Thus, extended-wear occluders are used to treat eye problems that require a substantially complete occlusion of vision and light. Examples of these extended-wear disposable occluders are disclosed in U.S. Pat. No. 4,793,003 to Riedel. Riedel discloses a light-occlusive, extended-wear, self-adherent eye occluder comprising an absorbent pad with a non-adherent lower surface, a thin microporous polymeric film overlying the upper surface of the pad, pressure-sensitive adhesive means to adhere the patch to the eye socket and a removable protective liner covering the non-adherent lower surface of the absorbent pad and the exposed portion of the pressure-sensitive adhesive. One of the primary features of the eye occluder disclosed in Riedel is that the polymeric film is capable of blocking at least 95% of the light from a preselect wavelength impinging on the film. By virtue of its intended function, the design and construction of this occluder is complex and relatively expensive to produce. Therefore, it is inadequate in its design and has economic constraints for transient, one-time use.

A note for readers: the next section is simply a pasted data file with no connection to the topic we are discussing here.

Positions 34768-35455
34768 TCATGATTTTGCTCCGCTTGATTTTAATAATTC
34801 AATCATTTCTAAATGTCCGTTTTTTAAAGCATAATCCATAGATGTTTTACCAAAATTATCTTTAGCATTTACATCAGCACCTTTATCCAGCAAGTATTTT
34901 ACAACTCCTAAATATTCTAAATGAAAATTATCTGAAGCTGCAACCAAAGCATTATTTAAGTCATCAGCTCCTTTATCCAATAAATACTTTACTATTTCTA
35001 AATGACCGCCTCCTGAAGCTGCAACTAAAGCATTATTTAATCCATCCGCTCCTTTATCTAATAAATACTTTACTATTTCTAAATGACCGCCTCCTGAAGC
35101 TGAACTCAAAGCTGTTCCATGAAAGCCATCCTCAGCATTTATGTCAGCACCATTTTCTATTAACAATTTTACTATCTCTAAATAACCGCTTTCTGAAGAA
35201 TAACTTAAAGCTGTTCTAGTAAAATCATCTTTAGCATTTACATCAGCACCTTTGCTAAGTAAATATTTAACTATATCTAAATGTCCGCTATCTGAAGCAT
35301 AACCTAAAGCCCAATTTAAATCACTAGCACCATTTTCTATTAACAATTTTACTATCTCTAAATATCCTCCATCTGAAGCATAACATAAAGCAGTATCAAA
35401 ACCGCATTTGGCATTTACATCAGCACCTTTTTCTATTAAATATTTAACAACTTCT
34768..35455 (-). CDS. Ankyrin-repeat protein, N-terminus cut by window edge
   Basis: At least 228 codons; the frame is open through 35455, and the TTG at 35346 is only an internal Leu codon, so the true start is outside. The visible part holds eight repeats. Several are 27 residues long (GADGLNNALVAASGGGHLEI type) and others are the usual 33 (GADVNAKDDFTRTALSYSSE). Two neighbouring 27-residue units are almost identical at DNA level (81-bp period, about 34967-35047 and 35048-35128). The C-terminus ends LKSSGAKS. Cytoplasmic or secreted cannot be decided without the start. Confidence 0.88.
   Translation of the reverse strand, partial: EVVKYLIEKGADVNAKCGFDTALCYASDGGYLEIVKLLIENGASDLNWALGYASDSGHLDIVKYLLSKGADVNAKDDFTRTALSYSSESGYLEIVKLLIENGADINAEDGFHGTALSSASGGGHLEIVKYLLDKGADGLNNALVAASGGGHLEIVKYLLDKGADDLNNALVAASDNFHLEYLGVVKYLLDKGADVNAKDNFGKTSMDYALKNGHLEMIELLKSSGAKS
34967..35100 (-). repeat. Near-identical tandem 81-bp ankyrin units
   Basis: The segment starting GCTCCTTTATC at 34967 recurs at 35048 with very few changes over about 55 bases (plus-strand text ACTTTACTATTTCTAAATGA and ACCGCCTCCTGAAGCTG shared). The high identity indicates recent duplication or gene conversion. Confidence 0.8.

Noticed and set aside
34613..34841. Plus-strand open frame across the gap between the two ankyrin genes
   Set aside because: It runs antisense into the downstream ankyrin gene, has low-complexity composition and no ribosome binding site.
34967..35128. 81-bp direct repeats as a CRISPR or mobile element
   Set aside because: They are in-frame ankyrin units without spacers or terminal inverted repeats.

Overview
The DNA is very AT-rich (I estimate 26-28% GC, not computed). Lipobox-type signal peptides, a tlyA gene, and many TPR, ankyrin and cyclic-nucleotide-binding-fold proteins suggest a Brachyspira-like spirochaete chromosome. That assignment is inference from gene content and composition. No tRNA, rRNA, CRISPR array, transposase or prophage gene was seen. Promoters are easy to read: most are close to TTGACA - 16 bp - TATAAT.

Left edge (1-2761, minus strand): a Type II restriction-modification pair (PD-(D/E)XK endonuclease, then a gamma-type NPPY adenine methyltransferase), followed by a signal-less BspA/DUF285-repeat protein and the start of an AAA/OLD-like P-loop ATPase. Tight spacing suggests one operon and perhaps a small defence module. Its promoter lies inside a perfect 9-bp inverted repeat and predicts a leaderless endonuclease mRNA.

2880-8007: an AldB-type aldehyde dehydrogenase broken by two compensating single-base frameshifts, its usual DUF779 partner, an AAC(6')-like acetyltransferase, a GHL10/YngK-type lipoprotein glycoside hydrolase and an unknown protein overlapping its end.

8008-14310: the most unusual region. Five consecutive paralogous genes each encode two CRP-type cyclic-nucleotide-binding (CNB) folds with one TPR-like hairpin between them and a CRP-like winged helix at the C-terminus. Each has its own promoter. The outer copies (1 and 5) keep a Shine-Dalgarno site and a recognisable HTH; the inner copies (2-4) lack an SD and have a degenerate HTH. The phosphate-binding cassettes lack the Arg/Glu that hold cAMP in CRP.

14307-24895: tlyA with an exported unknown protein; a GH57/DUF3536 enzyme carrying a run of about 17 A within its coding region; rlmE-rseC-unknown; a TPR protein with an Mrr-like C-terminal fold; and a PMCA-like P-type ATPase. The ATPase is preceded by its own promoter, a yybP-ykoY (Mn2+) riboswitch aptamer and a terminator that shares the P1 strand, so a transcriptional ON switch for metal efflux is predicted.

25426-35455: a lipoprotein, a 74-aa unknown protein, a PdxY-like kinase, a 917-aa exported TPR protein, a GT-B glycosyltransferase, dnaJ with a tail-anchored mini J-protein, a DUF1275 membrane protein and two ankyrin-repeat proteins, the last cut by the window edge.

Another extended-wear, light-occlusive extended-wear product known as Opticlude® Orthoptic Eye Patch sold by 3M, comprises an absorbent pad having non-adherent films on its upper and lower surfaces. The patch is secured to the eye socket by use of a medical tape, and a removable liner protects the pad and adhesive layer prior to use. The Opticlude patch is said to effectively block about 75% of the incoming ambient light.

Another light-occlusive patch is sold in Europe by Beiersdorf and is known as Elastopad-lite occlusive plaster. This product is a laminate comprising an absorbent pad, a layer of black non-woven material and a layer of porous polyvinyl chloride overlying the black non-woven layer. A piece of tape overlies the polyvinyl chloride layer and extends beyond the periphery of the other layers of the patch to adhere the patch to the eye socket. The Elastopad product is stated to block virtually all of the ambient light. However, it is uncomfortable in that it is thick and relatively nonconformable.